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This is the main trail for climbing Pikes Peak.

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Point to Point

14,051' 4,283 m


6,511' 1,984 m


7,540' 2,298 m


0' 0 m



Avg Grade (7°)


Max Grade (24°)

Dogs Leashed

Features Fall Colors · River/Creek · Views


The Barr Trail is the most popular way to climb Pikes Peak. It is a 12-mile trail with 7500 feet of elevation gain. It is not an easy 14er to summit, because of the length and the elevation gain on this trail. That being said, if you are up for the challenge, it is a splendid workout with several distinct topographies to hike through, breaking up the hike into manageable 3-mile sections.

The first section is known as the "W"s. This is from the fact that, on a map, the trail resembles a series of sideways Ws due to the constant switchbacks as it climbs Mount Manitou. Note that this stretch can be very busy due to its use by people after they have climbed the Manitou incline.

This initial climb is constant and unforgiving for about 3 miles, at an average 13% grade. This stretch is also fairly exposed to the sun and can get quite hot in the summer. Once past the Incline connector trail, the crowds are reduced to almost nothing.

The Ws end when you reach No-Name Creek, which is where the trail shifts from Mount Manitou to the base of Pikes Peak. The creek offers a consistent source of water for dogs and a refreshing face splash.

From No-Name Creek, the trail begins its next section as it begins its climb to Barr Camp. This stretch climbs at a much more gentle grade and there are even a couple glorious mild descents to give your quads a rest. During fall, this is a splendid stretch as Aspens become a more consistent component of the forest.

A steady, rocky climb takes you into Barr Camp, where there is water and a place to rest. Make sure to say "hi" to the wonderful caretakers.

From Barr Camp, it is a fairly steady climb up to treeline at A-frame, the last shelter on the way to the summit.

From A-frame, the trail heads above treeline and becomes steeper, again reaching an average grade of 13%. The lack of oxygen becomes much more apparent and you have as good a shot of getting snowed on as you do baking in the sun.

It is a rough last three miles to the summit from A-frame but, once there, you can recharge and refill for the return to the trailhead, or just enjoy the views, knowing you summited, and relax while you wait for some form of mechanical power to return you to the base of the mountain.

WARNING: There is typically daily lighting activity during the summer. Check the weather forecasts. Summiting before noon is recommended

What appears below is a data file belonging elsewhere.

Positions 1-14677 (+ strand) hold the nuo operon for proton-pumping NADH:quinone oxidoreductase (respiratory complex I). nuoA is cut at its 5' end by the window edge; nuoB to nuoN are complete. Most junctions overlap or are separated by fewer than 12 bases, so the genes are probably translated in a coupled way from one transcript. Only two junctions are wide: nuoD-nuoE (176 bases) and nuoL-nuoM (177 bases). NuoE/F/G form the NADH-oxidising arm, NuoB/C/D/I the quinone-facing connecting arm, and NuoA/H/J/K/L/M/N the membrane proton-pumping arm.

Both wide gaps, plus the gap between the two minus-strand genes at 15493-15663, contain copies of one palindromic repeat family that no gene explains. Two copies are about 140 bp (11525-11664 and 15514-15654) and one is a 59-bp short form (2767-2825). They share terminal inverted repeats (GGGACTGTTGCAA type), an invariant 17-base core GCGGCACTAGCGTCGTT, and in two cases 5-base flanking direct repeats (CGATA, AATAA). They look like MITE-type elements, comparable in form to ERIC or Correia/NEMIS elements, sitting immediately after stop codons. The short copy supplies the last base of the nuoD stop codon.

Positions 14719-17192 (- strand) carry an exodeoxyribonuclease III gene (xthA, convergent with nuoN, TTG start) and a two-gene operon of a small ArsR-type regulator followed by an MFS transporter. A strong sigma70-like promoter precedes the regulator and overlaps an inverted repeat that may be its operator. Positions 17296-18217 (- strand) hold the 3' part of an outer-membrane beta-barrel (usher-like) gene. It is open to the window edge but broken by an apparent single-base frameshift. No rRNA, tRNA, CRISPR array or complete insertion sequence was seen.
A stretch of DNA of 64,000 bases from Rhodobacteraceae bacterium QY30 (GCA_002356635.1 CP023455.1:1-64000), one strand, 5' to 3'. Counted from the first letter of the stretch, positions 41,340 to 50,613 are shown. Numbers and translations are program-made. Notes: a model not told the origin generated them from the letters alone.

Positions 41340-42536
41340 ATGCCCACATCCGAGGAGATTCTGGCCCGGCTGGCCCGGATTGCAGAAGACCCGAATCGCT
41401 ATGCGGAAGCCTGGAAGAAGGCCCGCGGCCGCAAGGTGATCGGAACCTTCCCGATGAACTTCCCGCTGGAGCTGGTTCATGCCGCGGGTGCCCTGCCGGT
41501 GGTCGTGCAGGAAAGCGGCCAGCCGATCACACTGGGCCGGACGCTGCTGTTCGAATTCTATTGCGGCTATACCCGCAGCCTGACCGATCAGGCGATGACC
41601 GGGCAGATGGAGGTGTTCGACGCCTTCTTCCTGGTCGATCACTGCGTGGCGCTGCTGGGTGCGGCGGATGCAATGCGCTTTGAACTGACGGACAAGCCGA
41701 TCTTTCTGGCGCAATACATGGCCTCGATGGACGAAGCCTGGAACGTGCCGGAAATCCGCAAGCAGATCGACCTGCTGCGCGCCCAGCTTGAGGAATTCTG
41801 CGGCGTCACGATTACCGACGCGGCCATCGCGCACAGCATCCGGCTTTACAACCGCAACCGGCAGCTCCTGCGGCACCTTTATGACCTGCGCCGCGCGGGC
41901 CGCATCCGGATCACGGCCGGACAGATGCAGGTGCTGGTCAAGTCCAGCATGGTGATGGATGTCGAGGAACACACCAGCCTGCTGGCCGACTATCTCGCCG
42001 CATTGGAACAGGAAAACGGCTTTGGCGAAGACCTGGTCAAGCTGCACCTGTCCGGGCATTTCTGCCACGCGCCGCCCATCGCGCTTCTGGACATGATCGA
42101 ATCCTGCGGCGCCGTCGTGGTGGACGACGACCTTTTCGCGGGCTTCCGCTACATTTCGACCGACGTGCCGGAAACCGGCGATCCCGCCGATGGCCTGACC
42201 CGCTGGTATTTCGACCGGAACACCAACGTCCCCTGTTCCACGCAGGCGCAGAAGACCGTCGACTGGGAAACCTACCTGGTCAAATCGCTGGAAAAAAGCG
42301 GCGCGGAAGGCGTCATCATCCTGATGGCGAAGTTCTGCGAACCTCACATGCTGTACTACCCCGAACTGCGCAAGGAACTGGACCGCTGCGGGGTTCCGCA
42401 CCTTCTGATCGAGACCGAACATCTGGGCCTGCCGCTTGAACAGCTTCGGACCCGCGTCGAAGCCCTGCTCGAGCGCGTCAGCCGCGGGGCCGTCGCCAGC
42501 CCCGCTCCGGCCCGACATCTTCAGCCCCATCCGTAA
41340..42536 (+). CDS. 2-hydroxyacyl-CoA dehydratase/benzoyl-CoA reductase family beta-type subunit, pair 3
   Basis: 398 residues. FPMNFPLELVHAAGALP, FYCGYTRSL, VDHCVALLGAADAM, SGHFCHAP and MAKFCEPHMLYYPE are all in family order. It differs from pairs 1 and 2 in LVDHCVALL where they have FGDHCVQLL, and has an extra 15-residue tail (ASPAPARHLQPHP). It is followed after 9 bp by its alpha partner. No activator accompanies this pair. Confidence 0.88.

Flora & Fauna

Once you get above the treeline ~12,000' and get into the rocky areas you can see marmot and pika. If you get up the trail very early, you may see mountain goats near the top.


Shared By:

Jason Doedderlein

Trail Ratings

  4.5 from 44 votes


  4.5 from 44 votes
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in Colorado


52 Views Last Month
21,794 Since Apr 9, 2015
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You work hard below tree line but the views up here pay off.
Sep 11, 2015 near Manitou…, CO
Looking north east on Barr Trail above the clouds.
Sep 26, 2017 near Manitou…, CO
Looking over the now defunct cog rail line at the summit of Pikes Peak, Colorado
Sep 2, 2018 near Manitou…, CO
The bighorn sheep keep an eye on us as we climb the Barr Trail.
Feb 13, 2017 near Manitou…, CO
Just past the A-Frame looking up, about three miles left to go!
Aug 13, 2018 near Manitou…, CO
Be careful here, it is easy to lose the trail just past the A-frame. The trail is up and to the right as you head up (we are off the trail here).  It looks like you should go up over the broken rocks, but if you go to the right, you'll find the trail
Aug 13, 2018 near Manitou…, CO


Current Trail Conditions

Add Your Check-In


Aug 20, 2023
Dylan Aleckson
Aug 3, 2023
Janna Rancifer
May 28, 2023
Brian Baker
Late Spring conditions treeline and above with snow to the summit. Bring spikes and poles and be prepared to posthole down; snowshoes didn't help. 20.2mi — 12h 50m
Nov 13, 2022
Dowdy Dowdy
Aug 10, 2022
Chris Ferrone
Aug 6, 2022
Richard Dockham
May 14, 2022
Ryan Sample
Snow and slush above the tree line
May 1, 2022
Ryan Bowman
Took the way down from the top of the incline. 2.8mi

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